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Last Updated on September 10, 2019, by eNotes Editorial. Word Count: 732

Foucault is perhaps most known for his unique perspective on how to understand power. Foucault traces a shift from sovereign power—the traditional model of power in which power is held by an individual such as a king—to a more nebulous, decentralized form of power. Key to Foucault's conception of power is the idea that individuals do not hold power. Rather, power acts on individuals and exists in the relationships between them and in institutions.

One of the questions that serves as the backdrop for the work of Foucault and other politically radical social theorists in his era is how to understand the failure of twentieth-century revolutions to produce the kind of radical change they promised. Part of how Foucault answers this question is by noting that deposing a monarch from power matters little if that monarch as an individual does not hold real power. If, instead, power rests in institutions, in knowledge, in discourses, and so on, then we can understand how replacing a monarch might change little. This perspective also gives support to the argument that which specific politicians are elected to lead the United States matters little and the general class structure, racial stratification, and American imperialism are constants. Additionally, Foucault argues that while most people think of power as repressive (that is, power can act to prevent individuals from acting on their desires), it should instead be understood as productive (that is, power produces the desires and ideas that shape individuals lives).

Foucault is particularly interested in epistemology—that is, the study of how ideas are produced. Foucault argues that power produces knowledge. Putting himself at odds with traditional Western frameworks that position knowledge as objective, Foucault pays great attention to the ways in which structures of power affect the production of knowledge. We can think of this at the micro level in terms of the way in which governments and corporations (with their own agendas) will often fund research, allowing them to influence what kinds of ideas are created. We can also think about the way in which the power of a teacher and their ability to wield power over these students (for example by choosing what grades they receive, whether or not to write them letters of recommendation, etc.) shapes the ideas their students conceive and develop. On a larger scale, we can see the way in which imperialist and colonial systems of knowledge suppress Indigenous systems of knowledge, for example, the history in North America of forcing Indigenous children to go to Western boarding schools where white people had the power to control what ideas they were taught and where they could be forcibly separated from Indigenous systems of knowledge.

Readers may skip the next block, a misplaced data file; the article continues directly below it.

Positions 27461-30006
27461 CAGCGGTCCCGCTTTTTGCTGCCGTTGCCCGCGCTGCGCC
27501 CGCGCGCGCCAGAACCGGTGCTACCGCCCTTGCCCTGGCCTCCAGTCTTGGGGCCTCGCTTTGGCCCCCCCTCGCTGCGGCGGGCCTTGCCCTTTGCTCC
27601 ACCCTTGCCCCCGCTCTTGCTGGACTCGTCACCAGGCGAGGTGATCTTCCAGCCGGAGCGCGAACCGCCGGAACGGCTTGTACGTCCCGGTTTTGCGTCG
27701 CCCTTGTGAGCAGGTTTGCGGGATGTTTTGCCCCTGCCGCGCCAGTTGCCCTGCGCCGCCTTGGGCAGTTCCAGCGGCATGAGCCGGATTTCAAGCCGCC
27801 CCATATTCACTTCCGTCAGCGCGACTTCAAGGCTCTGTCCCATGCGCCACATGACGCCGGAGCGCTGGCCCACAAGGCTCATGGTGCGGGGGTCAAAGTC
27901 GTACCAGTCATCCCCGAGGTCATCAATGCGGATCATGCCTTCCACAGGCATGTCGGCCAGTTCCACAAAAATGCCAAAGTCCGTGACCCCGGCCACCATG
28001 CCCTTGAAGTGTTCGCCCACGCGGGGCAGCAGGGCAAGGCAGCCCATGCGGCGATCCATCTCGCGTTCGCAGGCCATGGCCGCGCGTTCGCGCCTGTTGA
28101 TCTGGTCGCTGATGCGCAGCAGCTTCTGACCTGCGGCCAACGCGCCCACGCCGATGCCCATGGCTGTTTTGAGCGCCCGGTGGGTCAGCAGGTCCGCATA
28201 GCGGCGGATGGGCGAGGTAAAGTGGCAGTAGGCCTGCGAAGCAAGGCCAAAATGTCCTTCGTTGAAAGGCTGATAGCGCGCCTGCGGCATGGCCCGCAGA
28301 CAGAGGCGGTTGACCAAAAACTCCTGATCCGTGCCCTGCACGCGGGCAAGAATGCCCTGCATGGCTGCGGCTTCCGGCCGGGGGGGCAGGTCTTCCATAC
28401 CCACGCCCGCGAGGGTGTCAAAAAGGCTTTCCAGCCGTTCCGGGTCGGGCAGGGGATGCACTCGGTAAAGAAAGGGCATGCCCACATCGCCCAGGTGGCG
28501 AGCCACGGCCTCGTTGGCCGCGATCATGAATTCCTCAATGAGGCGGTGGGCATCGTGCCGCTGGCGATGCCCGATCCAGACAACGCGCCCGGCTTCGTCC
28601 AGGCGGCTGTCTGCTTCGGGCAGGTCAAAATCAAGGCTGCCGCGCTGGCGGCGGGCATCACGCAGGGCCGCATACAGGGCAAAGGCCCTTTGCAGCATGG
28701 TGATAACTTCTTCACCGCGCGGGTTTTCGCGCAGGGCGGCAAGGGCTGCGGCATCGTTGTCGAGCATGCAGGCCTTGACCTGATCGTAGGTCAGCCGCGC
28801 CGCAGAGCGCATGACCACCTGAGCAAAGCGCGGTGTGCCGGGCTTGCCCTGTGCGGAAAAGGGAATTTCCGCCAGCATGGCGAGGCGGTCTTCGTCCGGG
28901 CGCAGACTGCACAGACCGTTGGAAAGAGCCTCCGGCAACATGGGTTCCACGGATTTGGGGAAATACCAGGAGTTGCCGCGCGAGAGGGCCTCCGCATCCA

Foucault's ideas on knowledge and power lead him to radical conclusions about the nature of individuality and identity. Foucault argues that individuals and their identities are produced by discourses of power (discourses here meaning, roughly, the kinds of macro-level conversations backed by power that determine the dominant ideas on a topic; for example, the discourses of psychology that determine the way individuals are constructed as "crazy"). Foucault also argues that the kinds of identities based on sexuality that arose throughout the mid-twentieth century were not based in some essential, absolute truth about individuals, but rather were products of political power. For example, the "born this way" understanding of same-sex attraction and transgender existence suggests that at an essential level individuals are gay or straight, cisgender or transgender. A Foucauldian perspective might note that throughout history and across culture, gender and sexuality have been understood in a myriad of ways. The idea that same-sex attraction is limited to a specific class of people and that those people are defined by it is in no way a constant.

While many of these ideas might suggest that power is an all-determining force, Foucault is surprisingly optimistic about the possibilities of individuals resisting power. He famously claims in History of Sexuality Volume I that "where there is power, there is resistance." Foucault wants readers to be mindful of the fact that we do not exist in a vacuum, and he argues against the idea that there exists any sort of authentic, true self that is separate from the ways power acts on us. He sees power as acting in all kinds of directions, varying across contexts, and where power acts in one direction, resistance acts in opposing directions.

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